Some, like Lisa Rudley, a founding member of New York State Allies for Public Education, which helped lead a movement to boycott state tests, think that the state’s ESSA plan does not mark a big enough departure from the previous law.

“I see the ESSA plan as an extension of No Child Left Behind,” Rudley said. “I do think they missed a huge opportunity.”

Others think the plan reflects an important policy shift that will trickle down to the classroom. For instance, lessening the weight of test scores in judging schools and teachers reduces the pressure on educators to only cover material that will appear on the exams, said Carl Korn, spokesman for the state teachers union.

“I don’t know that you can discount the more holistic, 30,000 foot view of [evaluating] what’s happening in a school, as opposed to [using] simply ELA and math scores,” Korn said.

The education consulting firm Bellwether Education Partners gave New York’s plan high marks for the amount of support it plans to give schools that are struggling, which would include a needs assessment and a team of on-site reviewers.

5.) Now the plan must make it past Betsy DeVos

The plan is now headed to the United States Department of Education by the end of September. The state will receive feedback on the plan and officials expect it will be officially approved in early 2018.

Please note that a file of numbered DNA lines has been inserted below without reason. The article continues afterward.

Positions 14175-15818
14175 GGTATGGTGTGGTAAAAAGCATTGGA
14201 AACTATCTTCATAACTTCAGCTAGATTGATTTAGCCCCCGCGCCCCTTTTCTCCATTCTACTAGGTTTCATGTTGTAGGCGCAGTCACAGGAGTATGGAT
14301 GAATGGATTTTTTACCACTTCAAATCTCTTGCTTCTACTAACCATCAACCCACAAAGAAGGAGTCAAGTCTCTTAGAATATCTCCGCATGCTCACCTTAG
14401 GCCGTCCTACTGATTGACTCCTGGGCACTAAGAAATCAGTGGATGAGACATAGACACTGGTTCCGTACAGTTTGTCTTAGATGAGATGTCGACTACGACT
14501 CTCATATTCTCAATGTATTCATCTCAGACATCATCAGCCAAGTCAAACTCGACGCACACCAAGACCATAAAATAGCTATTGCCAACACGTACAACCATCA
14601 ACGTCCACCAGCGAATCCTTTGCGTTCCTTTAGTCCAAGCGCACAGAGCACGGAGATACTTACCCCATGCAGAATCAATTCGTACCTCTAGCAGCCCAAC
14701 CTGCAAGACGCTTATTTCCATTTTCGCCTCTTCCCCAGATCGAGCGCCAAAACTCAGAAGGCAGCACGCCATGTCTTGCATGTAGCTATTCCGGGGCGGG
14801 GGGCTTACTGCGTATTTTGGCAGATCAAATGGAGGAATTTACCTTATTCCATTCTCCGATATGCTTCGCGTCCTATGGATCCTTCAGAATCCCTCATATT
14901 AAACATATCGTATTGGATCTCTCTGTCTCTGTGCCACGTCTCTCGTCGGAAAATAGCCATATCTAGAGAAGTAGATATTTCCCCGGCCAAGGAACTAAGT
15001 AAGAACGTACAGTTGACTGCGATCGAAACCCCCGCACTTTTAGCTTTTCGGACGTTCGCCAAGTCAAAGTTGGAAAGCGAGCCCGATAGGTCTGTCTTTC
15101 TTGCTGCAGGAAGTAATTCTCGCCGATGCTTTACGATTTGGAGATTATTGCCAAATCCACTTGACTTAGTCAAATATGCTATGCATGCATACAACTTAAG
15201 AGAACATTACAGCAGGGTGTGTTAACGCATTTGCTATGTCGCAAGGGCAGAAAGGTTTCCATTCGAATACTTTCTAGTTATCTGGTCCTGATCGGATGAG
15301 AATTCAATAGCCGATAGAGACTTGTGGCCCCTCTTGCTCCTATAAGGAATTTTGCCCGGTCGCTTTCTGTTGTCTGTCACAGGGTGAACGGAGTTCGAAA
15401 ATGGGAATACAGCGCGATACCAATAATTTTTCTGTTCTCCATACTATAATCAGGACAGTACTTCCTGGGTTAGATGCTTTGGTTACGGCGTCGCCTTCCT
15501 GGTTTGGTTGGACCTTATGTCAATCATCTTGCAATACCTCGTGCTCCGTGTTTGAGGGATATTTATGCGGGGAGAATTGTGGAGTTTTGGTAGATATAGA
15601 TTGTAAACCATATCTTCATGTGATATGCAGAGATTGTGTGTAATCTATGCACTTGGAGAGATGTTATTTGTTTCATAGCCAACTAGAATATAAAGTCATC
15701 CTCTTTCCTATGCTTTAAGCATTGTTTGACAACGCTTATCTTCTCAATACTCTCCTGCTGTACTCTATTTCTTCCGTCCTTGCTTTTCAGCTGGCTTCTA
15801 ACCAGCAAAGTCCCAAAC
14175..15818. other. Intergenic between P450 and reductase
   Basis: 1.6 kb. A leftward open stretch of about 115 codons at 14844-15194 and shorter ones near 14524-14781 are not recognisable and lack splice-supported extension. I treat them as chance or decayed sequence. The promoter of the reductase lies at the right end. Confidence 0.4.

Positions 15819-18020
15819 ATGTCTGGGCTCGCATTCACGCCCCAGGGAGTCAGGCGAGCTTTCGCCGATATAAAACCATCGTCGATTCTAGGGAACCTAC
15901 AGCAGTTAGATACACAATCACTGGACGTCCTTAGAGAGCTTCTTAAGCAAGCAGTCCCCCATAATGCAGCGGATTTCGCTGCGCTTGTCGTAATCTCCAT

For states that have already submitted plans, USDE has provided some pushback but has generally approved them.


Double whammy: Indiana schools could see two A-F grades in 2018

PHOTO: Shaina Cavazos
Students work on an assignment at Decatur Central High School. (File Photo)

Indiana schools could get two A-F grades in 2018 — one official grade based on state requirements, and a separate calculation based on the new federal Every Student Succeeds Act.

The proposal comes as changes in graduation rate calculations and dual credit teacher training have complicated the state’s plan to comply with the new law, which went into effect this school year.

There was an opportunity to make adjustments when the plan was introduced in June, but Gov. Eric Holcomb and Indiana education officials endorsed it with few major changes. It’s unclear why separate state and federal grades weren’t considered earlier.

The proposal highlights the pressure Indiana and other states face to quickly adjust to ESSA and changing expectations from Betsy DeVos’ Department of Education. A number of regulations were either thrown out when she came into office or could not be finished in time by the Obama Administration. Indiana, too, saw a dramatic election that brought in a new schools chief, governor and other key education policymakers.

The idea to create dual standards was revealed tonight when Ken Folks, chief of governmental affairs for the Indiana Department of Education, spoke with educators and community members at Noblesville East Middle School.